“Here at the Intelligence Division, we are constantly doing research online in search of evidence that could be helpful in investigations,” says Cpl. “M,” the head of the unit, which was created just three months ago. “When we began looking at TikTok, we realized that a large number of people were uploading videos with disturbing content that were being viewed by a huge number of people before we were able to spot them. Once we started looking methodologically through the TikTok videos, we realized that fortunately we could gather a great amount of intel from them. As a result, the division commander decided to create this specialized unit to handle TikTok videos in an extremely focused and thorough manner, and hopefully play an important role in bringing criminals to justice.”
What exactly does your unit do?
“Our four-person team was created to monitor the Internet and locate crimes that have been committed. In addition, we have representatives at each police station in southern Israel that forward us any TikTok videos they come across containing criminal content. Israel Police can use that content in a number of ways: In some cases, we can reach out to units on the ground and guide them to acquire more intel that will help us progress in our research. We have access to all the many capabilities of Israel Police, in the field and with regards to criminal identification. I cannot go into much more detail, since this is proprietary information.
“We analyze every detail of the TikTok videos we come across and cross-check this data with lots of other variables and intel we gather using other methods. It can be a lengthy process. We spend two or three hours going through each video in an effort to identify the individuals involved. It can take up to a month or more before we gather all the information we need.”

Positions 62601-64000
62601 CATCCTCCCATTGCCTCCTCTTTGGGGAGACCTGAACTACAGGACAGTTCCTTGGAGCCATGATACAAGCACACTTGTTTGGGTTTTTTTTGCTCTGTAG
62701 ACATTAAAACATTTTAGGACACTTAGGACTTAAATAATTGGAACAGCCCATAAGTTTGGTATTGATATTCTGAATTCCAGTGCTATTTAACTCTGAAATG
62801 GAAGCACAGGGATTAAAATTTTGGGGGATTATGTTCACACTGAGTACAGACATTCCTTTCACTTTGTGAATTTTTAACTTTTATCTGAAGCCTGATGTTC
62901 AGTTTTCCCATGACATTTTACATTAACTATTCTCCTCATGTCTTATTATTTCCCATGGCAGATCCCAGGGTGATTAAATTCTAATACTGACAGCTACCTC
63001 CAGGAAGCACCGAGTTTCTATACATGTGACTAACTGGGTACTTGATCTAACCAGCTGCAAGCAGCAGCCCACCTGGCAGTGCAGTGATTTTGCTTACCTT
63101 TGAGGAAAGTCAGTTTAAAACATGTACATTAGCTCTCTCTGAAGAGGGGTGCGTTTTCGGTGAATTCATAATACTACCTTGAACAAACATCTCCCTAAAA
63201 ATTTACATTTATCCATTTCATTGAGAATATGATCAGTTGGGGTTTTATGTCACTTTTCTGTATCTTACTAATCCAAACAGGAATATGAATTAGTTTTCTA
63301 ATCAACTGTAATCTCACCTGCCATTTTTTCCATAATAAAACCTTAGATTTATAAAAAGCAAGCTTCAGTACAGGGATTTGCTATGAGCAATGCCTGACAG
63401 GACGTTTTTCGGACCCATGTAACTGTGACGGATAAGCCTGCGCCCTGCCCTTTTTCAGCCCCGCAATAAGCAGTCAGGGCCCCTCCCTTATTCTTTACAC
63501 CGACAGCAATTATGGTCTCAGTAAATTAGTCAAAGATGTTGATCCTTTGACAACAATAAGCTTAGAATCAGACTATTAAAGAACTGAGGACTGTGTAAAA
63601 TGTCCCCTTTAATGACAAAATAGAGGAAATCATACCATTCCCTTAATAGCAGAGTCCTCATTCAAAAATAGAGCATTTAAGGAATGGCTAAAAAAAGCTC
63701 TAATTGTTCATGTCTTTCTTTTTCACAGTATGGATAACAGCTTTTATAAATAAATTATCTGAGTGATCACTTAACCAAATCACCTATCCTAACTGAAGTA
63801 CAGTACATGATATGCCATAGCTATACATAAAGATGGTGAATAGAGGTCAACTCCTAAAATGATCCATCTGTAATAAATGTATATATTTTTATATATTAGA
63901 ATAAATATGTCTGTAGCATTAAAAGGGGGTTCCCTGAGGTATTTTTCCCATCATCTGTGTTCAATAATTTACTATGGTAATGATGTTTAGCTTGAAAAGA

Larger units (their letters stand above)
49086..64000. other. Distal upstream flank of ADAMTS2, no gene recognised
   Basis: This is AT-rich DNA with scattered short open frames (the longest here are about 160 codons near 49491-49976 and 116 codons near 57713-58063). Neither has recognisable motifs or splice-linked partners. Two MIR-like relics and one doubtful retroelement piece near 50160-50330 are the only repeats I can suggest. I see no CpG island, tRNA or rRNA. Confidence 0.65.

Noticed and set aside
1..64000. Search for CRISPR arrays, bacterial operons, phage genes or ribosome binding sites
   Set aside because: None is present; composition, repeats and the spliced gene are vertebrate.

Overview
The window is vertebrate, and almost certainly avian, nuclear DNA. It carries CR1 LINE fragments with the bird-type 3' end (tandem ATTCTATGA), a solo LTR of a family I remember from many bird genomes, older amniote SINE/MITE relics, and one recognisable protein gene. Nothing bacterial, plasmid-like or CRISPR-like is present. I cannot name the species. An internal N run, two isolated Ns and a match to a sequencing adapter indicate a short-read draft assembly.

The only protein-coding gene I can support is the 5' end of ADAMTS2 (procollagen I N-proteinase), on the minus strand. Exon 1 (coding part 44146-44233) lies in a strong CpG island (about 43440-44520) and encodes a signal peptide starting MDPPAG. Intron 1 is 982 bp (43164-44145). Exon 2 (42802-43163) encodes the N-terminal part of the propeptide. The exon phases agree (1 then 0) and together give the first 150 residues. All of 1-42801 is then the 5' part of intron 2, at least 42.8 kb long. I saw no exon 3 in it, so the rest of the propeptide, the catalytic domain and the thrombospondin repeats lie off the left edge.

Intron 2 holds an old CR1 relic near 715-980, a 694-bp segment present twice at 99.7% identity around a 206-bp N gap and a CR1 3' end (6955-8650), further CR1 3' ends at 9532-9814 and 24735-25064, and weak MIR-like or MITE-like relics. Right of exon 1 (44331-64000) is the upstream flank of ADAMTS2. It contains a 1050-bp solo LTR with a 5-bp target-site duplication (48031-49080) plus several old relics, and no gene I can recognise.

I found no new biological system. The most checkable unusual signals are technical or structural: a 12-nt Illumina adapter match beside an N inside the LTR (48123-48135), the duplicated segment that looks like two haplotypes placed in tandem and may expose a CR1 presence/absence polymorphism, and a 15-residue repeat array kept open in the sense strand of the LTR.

What do you mean by problematic content?
“Selling and transporting illegal substances, sale and possession of weapons, traffic offenses, cruelty to animals, illegal hunting, underground nature parties operating without a permit, to name a few.”
Are most of these offenses carried out by young people, since that’s the main demographic using TikTok?
“Most of the videos involving hazardous driving and speeding offenses that appear on TikTok are uploaded by young men in their early twenties. But there are also plenty of incidents that are much more serious involving men in their thirties and forties. These usually revolve around the sale of drugs and weapons.”
The unit has only existed for three months. Are you starting to see results yet?
“Yes, absolutely. Our research and hard work have quickly aided a number of active investigations and even led to a few arrests. We are also using intel garnered from TikTok videos for other ongoing investigations. And we’ve already seen a decrease in the number of these types of videos being uploaded, since people are writing comments, such as ‘Be careful – the police are on to you.’